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Re: RFC: preventing accidental deletion of system directories

On 23/03/2008, Andrew M.A. Cater <amacater@galactic.demon.co.uk> wrote:
> On Sat, Mar 22, 2008 at 03:50:32PM -0500, William Pitcock wrote:
>  > Hi,
>  >
>  > On Sat, 2008-03-22 at 13:51 +0100, Adam Borowski wrote:
>  > > To get those Vistaesque questions, "alias rm='rm -i'" is surely not
>  > > worth a
>  > > package.  It's slightly larger in scope, but only slightly, as
>  > > removing
>  > > files as root means you mess with system directories, right?
>  >
>  > Yes, that's what I mean: what's wrong with making rm -i the default
>  > behaviour? We could do that by simply patching coreutils.
>  >
>  > William
>  Go away and learn: there have been whole flamewars on this subject :)
>  Red Hat (if I remember correctly) used to alias rm automatically to rm
>  -i . The savvy users used to unalias rm before using it.
>  If, when you run as root, rm always asks - you get used to it. You move
>  to a different system where there is no alias or someone has turned it
>  off - and suddenly rm MEANS rm with no breathing space.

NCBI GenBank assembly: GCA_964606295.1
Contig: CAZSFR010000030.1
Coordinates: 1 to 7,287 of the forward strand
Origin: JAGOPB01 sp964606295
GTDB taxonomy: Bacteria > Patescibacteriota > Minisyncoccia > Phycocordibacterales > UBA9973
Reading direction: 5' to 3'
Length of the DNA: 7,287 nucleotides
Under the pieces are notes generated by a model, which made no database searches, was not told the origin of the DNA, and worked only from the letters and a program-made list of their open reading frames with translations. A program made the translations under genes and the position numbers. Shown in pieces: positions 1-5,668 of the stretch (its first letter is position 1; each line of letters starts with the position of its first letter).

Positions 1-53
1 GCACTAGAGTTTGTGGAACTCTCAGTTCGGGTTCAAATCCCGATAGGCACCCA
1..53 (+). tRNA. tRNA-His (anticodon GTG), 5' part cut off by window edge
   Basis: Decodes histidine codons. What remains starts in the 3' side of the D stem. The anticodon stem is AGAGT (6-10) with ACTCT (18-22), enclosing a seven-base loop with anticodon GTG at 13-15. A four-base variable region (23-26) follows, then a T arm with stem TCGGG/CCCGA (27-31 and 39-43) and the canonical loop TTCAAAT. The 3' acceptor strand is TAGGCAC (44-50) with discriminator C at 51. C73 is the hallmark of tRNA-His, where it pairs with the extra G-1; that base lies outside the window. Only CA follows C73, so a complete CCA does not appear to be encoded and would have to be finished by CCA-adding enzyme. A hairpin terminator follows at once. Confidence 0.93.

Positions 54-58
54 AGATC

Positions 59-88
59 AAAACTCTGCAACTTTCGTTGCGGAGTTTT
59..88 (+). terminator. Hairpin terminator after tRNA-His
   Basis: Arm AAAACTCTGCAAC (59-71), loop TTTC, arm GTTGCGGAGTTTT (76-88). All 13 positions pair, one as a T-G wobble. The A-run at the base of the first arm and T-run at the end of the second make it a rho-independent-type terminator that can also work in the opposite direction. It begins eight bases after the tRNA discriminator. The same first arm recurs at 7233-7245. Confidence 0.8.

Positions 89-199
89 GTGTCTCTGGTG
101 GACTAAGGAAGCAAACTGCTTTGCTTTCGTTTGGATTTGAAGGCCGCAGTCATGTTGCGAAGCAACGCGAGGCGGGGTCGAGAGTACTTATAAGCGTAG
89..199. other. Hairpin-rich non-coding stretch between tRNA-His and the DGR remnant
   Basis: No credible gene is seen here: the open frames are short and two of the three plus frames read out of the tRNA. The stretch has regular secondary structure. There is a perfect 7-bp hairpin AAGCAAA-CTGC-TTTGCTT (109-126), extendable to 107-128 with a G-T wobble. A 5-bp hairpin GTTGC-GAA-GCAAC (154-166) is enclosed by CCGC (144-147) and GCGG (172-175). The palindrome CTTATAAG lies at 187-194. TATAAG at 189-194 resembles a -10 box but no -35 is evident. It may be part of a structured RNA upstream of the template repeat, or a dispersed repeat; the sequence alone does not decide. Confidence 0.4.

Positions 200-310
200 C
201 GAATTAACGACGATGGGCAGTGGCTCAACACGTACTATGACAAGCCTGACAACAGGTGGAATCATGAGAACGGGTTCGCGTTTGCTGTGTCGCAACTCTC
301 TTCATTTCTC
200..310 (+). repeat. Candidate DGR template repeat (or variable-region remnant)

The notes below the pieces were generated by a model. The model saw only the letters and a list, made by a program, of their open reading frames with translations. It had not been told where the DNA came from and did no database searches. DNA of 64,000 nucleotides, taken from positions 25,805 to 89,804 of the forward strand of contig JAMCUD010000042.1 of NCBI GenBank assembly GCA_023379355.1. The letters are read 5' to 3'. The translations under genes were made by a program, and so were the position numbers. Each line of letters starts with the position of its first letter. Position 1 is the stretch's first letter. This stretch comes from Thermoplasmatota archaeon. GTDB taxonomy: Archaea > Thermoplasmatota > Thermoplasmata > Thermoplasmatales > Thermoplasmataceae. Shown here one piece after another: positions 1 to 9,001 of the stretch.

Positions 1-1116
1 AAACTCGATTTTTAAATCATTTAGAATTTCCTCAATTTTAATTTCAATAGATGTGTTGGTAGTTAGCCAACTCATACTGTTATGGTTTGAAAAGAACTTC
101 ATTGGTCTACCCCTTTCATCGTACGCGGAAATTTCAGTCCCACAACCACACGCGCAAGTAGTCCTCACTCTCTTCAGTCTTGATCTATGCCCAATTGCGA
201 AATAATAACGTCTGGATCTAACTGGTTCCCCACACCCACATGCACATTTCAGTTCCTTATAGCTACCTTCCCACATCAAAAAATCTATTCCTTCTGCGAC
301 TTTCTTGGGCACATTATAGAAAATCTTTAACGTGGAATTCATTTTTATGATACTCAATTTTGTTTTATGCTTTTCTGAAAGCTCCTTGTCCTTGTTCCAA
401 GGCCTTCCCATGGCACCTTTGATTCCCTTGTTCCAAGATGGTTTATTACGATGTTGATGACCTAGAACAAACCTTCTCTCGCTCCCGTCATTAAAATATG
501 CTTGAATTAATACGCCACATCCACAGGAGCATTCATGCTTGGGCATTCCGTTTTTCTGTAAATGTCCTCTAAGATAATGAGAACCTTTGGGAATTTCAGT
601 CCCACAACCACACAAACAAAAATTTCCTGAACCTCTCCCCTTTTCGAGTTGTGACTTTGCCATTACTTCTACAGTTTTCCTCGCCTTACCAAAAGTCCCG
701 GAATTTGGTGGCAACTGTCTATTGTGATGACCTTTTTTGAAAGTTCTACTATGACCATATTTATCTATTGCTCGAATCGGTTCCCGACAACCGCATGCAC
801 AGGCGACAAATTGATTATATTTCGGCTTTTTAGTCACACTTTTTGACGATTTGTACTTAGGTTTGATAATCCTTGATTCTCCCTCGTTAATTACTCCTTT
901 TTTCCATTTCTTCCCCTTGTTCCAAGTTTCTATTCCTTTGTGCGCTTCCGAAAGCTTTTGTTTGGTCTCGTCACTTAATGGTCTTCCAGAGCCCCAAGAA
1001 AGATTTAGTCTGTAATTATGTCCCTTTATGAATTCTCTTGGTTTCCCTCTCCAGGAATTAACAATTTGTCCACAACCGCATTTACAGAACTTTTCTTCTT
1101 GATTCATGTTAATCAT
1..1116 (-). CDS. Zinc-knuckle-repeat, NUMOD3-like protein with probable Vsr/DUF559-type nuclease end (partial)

>  Much better, in my opinion which is shared by some others, to _always_
>  have rm as rm. There's nothing to stop the cautious explicitly calling
>  rm as rm -i anyway - but when you need to delete large numbers of files,
>  rm -i is a _real_ nuisance.
>  AndyC

I've made my mistakes with rm - and tried to learn from them.  I see
no reason why we should default to rm -i .  The alias is easy enough
to set up if one needs it and one can still royally muck things up
with rm -rf or \rm.

I agree that it could create problems for those used to rm -i when
they encounter a pure rm machine but I think it is therefore better
that people learn to alias commands and the limitations and get
arounds of that alisasing.

In *nix based systems rm has always meant rm - deleting files does just that.
The KDE Desktop provides the option to keep this functionality or have
temporary trash can on the desktop.  However, you don't get the option
of a trashcan on the command line - unless you want to write your own
script for it.



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